Hope in the air for L.A. County residents to avoid choppy nights trying to sleep

Hope in the air for L.A. County residents to avoid choppy nights trying to sleep

Post ID: 16401 | POSTED ON: Nov 12, 2011

LOS ANGELES ( MAYORS & CITIES ) — Whump.  Whump.  Whump.  It sounds like you’re scouring the jungles searching for Viet Cong as U.S. combat helicopters swoop over you drowning out all noise but the roar of their spinning blades.  Except this isn’t Vietnam.  It’s Los Angeles and the rest of L.A. County that seem to be under air assault by a constant stream of helicopters flying overhead at 1, 2 or 3 a.m. almost nightly.

Police, fire and news helicopters penetrate the quiet night air with their buzzing overhead, while during the day add the roar of helicopters filled with tourists as they hover over landmark sites.  And, actually, not so far overhead.  At our place, I’m praying the screens will keep one of the choppers from flying through the windows into the bedroom, that’s how close they are.  But I don’t think prayers are the answer.

Even the Los Angeles Philharmonic, which operates the famous Hollywood Bowl, is frustrated by the constant helicopters.  Their whirring noise from the birds flying overhead drowns out the melodic sounds of nearly every concert, leaving music lovers fuming.  But there may be hope on the noisy horizon.

Rep.  Howard Berman (D-Van Nuys) has introduced a bill, HR 2677, that would mandate the Federal Aviation Administration (FAA) set requirements for helicopter flight paths, altitudes and noise pollution.  L.A. Councilmember Tom LaBonge has been pressing the full City Council to throw its support behind Berman’s bill, but so far it has languished in the Information Technology and Governmental Relations Committee.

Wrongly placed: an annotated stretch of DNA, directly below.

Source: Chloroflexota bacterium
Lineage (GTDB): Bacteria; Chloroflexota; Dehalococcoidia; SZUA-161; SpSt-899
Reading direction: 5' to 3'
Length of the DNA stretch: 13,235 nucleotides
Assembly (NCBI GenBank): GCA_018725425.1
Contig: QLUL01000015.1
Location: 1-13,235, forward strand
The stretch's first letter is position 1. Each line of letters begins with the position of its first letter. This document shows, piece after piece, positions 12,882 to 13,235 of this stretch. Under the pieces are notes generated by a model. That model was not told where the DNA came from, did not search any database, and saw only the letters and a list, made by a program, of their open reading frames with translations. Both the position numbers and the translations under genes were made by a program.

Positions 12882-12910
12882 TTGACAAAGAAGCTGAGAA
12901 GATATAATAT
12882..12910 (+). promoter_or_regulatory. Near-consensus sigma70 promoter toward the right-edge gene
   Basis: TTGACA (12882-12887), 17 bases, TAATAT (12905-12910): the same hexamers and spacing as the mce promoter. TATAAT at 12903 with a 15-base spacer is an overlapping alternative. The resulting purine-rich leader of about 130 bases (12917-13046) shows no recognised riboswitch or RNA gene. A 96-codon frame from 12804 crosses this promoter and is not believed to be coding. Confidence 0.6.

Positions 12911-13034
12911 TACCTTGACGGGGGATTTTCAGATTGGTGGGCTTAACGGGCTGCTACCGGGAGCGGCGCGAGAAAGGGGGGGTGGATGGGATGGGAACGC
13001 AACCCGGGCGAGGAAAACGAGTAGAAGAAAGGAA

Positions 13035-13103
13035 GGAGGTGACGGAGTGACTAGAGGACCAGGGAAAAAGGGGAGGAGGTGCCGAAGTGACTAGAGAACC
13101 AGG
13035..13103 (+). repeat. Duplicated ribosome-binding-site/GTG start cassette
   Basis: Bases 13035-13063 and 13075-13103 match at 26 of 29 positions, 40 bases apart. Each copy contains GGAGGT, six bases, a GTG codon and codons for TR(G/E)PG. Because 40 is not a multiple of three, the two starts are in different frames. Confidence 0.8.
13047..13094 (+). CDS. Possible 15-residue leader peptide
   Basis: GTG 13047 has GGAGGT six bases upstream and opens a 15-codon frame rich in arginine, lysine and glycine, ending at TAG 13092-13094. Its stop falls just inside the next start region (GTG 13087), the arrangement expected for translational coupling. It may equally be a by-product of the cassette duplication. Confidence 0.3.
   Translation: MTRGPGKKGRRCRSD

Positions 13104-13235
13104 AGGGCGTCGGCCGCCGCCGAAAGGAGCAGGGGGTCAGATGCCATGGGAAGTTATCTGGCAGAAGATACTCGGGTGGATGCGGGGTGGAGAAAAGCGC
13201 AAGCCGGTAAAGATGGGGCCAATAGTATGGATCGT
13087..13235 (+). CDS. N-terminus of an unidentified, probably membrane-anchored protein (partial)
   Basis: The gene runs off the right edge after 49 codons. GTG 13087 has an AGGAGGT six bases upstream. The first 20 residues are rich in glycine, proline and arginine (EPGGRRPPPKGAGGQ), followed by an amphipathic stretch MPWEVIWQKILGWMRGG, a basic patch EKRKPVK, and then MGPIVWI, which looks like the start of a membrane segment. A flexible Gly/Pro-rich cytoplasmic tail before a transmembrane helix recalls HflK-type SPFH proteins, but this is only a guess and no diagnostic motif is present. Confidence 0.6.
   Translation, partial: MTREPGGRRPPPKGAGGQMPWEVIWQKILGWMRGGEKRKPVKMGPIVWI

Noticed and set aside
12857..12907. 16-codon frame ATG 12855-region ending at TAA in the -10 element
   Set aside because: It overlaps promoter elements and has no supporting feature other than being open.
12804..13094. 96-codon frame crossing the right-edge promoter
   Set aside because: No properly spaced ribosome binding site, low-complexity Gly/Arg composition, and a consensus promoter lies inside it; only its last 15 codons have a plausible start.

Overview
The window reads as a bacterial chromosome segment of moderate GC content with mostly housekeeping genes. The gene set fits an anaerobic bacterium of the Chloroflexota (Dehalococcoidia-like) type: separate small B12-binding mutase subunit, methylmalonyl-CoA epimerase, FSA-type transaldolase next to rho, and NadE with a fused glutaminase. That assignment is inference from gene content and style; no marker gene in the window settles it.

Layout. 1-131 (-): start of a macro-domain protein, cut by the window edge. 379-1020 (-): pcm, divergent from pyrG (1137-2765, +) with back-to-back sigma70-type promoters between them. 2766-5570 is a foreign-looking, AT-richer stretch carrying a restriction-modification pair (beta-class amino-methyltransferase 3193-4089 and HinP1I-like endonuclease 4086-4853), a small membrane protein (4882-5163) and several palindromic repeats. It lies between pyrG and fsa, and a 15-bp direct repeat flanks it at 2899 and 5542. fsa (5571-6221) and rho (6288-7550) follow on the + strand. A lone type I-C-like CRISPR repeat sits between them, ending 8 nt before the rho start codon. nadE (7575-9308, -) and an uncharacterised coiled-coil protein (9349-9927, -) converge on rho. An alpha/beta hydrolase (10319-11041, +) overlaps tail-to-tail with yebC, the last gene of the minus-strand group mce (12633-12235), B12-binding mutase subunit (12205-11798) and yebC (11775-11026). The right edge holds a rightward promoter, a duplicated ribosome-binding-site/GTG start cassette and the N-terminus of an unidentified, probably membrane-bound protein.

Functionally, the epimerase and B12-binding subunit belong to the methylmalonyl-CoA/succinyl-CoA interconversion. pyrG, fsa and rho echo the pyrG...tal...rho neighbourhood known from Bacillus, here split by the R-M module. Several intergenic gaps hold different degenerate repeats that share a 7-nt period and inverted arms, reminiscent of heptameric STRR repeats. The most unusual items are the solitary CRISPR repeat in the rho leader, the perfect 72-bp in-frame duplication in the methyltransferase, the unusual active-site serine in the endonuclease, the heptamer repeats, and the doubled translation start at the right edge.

However, relief may also come in the form of the Los Angeles Chief Legislative Analyst on helicopter legislation and its endorsement by the L.A. County Board of Supervisors, leading LaBonge to try to move his resolution for consideration before the full City Council by the end of the year.

Berman’s bill is officially called the Los Angeles Residential Helicopter Noise Relief Act of 2011.  It would force the FAA to restrict flight paths and set minimum altitudes within 12 months.  Police, fire and military helicopters would be exempted in cases of emergencies.

“Residents deserve relief from the thunderous clacking of helicopter blades hovering directly over their homes and instead all they’ve been getting is the runaround from government agencies,” Berman said.  “The buck stops here because it is simply unacceptable for residents to be forced to contend with these brazen helicopter operators on their own.  This bill requires the regulations that will give residents the relief and increased safety they are so desperately looking for.”

Berman’s bill is modeled on a similar amendment Sen. Chuck Schumer (D-NY) integrated into an FAA authorization bill covering helicopter flights in Long Island.  The Berman bill is limited to L.A. County “because of the extraordinary number of helicopters operating in the skies above L.A.”

“With such a large number of helicopters jockeying for a limited amount of airspace, it’s only a matter of time before we have a serious accident or worse,” Berman said. ”I fully understand the concerns about my legislation that have been expressed by the FAA, the helicopter industry, and others.

“But the status quo is simply not acceptable to my constituents.”

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